Purpose: To test the accuracy of a high performance true fast imaging with steady-state precession (TrueFISP) pulse sequence for the assessment of left ventricular (LV) mass in a large animal model on 1.5-T scanners.
Materials and methods: We imaged dogs (N = 10) on a clinical 1.5-T clinical scanner using electrocardiogram (ECG)-gated TrueFISP. In all animals, contiguous segmented k-space cine images were acquired from base to apex (in-plane resolution 1 x 1 mm(2), slice thickness 5 mm, TR = 4.8 msec, TE = 1.6 msec) during repeated breath-holds. In nine of the 10 animals, single-shot images gated to end-diastole were also acquired from base to apex in a single breath-hold (in-plane resolution 1 x 1 mm(2), slice thickness 5 mm, TR = 3.2 msec, TE = 1.6 msec). After imaging, animals were killed, the left ventricle was isolated, and the true mass of the left ventricle (free wall and septum) was determined. Independently, two observers blinded to the post-mortem results computed LV masses based on analysis of the magnetic resonance (MR) images.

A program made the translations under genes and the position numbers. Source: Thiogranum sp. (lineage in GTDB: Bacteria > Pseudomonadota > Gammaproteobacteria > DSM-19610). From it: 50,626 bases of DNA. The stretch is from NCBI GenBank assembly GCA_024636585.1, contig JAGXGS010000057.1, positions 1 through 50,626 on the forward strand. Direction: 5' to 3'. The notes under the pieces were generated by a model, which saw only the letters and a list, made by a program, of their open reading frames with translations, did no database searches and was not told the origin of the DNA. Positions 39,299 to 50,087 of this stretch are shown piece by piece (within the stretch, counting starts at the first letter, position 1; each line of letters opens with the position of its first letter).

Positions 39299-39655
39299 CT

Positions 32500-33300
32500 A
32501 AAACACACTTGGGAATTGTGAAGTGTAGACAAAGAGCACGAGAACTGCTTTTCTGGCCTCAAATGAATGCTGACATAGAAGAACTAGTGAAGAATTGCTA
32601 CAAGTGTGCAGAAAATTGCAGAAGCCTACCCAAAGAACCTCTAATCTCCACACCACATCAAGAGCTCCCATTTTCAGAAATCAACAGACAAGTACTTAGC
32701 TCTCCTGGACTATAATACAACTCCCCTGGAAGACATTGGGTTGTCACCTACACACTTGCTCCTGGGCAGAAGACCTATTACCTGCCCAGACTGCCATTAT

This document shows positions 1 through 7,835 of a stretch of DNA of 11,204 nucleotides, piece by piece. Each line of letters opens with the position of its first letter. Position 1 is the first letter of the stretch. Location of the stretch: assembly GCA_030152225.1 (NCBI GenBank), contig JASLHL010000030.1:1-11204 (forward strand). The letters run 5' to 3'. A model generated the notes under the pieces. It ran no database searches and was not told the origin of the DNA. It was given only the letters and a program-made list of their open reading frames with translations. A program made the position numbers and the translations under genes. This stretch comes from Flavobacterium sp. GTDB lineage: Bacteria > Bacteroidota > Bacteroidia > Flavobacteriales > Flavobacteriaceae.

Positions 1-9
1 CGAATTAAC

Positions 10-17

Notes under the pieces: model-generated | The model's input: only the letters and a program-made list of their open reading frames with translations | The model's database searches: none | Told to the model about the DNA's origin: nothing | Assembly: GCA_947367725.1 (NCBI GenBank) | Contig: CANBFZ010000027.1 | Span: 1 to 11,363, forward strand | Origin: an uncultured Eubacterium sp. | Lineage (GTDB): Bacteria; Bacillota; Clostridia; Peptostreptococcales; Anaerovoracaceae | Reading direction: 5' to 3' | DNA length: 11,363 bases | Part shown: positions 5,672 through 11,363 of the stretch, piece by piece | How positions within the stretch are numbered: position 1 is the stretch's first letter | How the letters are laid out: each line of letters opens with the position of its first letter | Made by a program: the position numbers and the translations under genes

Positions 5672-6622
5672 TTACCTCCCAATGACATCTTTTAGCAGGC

Results: Comparison of the computed LV mass using TrueFISP to the actual mass showed excellent agreement. Cine-systole was the most accurate technique (mass = 98.6% +/- 4.5% actual, bias = 1.2 +/- 3.4 g) followed by cine-diastole (mass = 97.9% +/- 5.3% actual, bias = 1.8 +/- 4.1 g) and single shot (mass = 94.7% +/- 7.9% actual, bias = 4.2 +/- 6.3 g). Inter- and intra-observer variabilities were low (5.8% +/- 7.1% and 0.4% +/- 4.8%, respectively).
Conclusion: We conclude that TrueFISP imaging is an accurate, rapid method to determine ventricular mass. In single-shot mode, TrueFISP requires only one breath-hold to estimate the mass of the heart within 6% of the actual value, whereas the segmented k-space implementation measured LV mass to within 3% of the true value.
Copyright 2002 Wiley-Liss, Inc.